A few days ago, Canine Angels founder Rick Kaplan lost his personal service dog of 14 years. Freddie was the pack’s beloved senior member. Despite cancer, a titanium knee and painful arthritis, Freddie refused to be left out anything the Angels were doing. He was a trooper to the end, when he searched for Rick in the middle of the night to say goodbye.
Freddie and his sister, Ginger, who was waiting to greet him, made more than 2,000 documented therapy visits together. Rick’s favorite recollection was the day he and his two chocolate Labs were sent to visit a young woman with pancreatic cancer. Rick got off the elevator with Ginger, but no Freddie. Unusual, because Freddie would never left Rick’s side from the time he was a pup.
Rick jumped back on the elevator to search for him. No Freddie downstairs. No Freddie on the second floor. He went back upstairs, where a nurse told him his dog was in room 312. Freddie was in bed, snuggling under the covers with the cancer patient they had been sent to visit.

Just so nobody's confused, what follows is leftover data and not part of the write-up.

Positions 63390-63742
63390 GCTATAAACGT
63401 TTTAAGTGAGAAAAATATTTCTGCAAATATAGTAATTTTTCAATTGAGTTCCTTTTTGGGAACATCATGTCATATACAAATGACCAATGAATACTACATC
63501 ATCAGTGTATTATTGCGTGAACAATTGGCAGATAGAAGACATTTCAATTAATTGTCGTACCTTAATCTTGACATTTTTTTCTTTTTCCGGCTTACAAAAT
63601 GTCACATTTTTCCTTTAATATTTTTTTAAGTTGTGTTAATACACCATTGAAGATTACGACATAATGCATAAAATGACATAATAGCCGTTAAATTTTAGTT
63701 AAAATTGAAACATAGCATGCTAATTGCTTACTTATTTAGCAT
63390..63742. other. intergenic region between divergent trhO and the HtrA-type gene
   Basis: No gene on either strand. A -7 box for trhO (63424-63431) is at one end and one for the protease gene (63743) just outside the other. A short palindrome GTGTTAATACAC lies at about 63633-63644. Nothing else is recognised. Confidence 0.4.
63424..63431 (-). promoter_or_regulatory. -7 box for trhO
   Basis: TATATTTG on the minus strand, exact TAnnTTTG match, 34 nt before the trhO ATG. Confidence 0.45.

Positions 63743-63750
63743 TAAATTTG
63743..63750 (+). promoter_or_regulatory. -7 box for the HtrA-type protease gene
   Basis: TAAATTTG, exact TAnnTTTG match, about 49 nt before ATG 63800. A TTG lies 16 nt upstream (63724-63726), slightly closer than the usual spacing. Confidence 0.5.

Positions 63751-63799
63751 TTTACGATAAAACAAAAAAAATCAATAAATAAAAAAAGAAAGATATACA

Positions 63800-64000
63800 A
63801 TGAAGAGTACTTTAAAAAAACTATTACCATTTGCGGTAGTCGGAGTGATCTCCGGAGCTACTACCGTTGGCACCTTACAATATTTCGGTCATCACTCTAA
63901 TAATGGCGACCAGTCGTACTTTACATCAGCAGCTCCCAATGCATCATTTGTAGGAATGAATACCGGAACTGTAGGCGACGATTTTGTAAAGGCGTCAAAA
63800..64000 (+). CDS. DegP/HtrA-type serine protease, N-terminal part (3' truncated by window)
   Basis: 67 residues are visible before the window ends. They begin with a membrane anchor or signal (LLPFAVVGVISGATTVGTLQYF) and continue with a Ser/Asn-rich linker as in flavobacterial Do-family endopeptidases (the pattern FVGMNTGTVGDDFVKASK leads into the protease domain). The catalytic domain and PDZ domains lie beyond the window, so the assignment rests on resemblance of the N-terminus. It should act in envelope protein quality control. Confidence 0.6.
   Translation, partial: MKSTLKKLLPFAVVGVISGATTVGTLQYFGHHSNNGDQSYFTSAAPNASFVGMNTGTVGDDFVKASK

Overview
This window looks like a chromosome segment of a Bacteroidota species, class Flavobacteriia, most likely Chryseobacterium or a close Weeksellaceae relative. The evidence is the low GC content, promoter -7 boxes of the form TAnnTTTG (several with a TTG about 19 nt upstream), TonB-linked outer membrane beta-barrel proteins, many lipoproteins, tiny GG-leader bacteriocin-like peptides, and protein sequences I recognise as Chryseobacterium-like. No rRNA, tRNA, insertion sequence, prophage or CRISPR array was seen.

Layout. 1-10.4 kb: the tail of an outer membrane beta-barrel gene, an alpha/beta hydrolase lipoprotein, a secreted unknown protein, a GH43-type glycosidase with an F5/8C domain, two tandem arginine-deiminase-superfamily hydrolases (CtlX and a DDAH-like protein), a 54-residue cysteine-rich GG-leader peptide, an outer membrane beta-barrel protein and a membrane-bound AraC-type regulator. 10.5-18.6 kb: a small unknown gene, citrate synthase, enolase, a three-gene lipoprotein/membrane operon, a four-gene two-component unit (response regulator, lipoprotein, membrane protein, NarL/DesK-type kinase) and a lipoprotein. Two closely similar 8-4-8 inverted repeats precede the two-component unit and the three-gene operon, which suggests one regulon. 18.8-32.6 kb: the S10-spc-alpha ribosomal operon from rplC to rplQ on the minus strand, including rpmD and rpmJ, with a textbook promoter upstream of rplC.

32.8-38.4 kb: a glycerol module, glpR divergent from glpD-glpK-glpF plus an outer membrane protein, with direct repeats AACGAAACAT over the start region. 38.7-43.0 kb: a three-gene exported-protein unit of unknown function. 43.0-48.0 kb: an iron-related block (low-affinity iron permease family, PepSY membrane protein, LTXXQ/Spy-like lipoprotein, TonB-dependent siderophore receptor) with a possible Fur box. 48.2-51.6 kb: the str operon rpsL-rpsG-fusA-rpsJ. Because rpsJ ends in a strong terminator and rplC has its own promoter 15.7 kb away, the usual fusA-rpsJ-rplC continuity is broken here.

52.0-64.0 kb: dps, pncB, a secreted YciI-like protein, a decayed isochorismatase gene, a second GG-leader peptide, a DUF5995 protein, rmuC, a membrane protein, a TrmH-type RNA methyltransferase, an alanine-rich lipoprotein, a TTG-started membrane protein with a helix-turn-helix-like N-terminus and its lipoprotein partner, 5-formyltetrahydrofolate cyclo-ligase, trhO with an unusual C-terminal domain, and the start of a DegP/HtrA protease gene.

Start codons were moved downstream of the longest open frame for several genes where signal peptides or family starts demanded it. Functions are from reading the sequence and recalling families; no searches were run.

Two hours later, Rick tried to get Freddie to take a break. For the first time, Freddie refused direct commands. For six hours, he would not leave the woman’s side. Not to pee. Not to eat. Not to answer his master.
After a long day, longer than Rick and Ginger had planned to put in, Freddie came strutting back, wagging his tail. His job was done. He had kept the dying woman company on her journey. She was gone.
Freddie was always the sensitive one, but a wimp, Rick remembers. When a predatory animal once threatened their property, Ginger took care of business while Freddie hid behind a bush.
There’s no way to lose a family member of 14 years without pain, as all dog owners know. And the hole Freddie left in our hearts is deep.
You’ll be missed, Freddie.